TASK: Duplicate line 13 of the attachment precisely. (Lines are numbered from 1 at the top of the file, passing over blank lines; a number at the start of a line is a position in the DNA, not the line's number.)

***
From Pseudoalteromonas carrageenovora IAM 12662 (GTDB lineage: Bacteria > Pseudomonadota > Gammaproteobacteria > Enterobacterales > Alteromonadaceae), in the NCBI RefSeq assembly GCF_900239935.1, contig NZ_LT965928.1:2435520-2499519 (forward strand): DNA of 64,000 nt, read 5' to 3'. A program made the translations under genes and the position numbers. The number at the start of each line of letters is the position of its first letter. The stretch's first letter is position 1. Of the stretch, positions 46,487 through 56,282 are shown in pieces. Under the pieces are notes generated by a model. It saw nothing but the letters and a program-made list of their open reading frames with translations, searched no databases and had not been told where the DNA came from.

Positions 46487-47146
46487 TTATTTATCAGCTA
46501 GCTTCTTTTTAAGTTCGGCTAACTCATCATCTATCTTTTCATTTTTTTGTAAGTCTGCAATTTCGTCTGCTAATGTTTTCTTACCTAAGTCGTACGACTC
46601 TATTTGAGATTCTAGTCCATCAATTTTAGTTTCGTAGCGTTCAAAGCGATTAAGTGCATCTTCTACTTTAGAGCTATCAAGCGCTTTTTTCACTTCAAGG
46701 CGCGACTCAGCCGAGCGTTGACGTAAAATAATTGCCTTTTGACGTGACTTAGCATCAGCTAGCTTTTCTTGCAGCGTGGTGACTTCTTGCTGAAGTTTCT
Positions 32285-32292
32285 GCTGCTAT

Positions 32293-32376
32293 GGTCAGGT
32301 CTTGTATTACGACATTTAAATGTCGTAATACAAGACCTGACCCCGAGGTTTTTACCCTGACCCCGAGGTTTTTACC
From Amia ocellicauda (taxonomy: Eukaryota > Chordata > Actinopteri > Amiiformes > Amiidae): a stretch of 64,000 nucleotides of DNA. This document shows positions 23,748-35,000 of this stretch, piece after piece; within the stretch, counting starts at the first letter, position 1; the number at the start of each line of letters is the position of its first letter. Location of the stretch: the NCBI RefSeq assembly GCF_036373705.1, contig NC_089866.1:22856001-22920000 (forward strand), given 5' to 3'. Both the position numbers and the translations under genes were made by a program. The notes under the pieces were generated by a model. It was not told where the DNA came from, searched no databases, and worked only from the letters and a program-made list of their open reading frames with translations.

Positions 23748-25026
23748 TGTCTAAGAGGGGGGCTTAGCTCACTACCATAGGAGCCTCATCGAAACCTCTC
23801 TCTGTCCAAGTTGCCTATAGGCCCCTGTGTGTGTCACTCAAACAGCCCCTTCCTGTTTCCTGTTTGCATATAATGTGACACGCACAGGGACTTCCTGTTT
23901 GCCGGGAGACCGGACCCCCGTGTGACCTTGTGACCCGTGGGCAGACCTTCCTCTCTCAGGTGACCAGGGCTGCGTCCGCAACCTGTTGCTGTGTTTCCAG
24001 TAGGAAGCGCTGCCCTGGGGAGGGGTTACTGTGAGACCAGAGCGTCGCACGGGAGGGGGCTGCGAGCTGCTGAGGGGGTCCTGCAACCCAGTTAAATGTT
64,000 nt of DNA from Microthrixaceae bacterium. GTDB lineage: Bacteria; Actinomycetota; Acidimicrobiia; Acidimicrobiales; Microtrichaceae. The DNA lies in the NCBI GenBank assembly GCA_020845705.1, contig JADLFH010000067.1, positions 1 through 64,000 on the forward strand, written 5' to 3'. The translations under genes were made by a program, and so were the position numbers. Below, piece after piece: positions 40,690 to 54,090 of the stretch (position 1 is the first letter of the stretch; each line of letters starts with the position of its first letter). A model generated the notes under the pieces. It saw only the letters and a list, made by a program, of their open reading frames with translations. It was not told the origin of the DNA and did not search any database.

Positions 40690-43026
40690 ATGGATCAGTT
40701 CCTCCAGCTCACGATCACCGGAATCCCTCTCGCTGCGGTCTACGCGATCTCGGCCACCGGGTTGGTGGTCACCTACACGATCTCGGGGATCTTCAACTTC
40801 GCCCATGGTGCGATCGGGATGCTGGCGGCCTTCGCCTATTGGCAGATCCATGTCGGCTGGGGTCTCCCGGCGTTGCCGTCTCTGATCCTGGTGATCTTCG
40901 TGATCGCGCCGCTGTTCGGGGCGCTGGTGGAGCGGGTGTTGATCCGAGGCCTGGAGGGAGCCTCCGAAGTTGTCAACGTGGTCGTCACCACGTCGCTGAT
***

Positions 23748-25026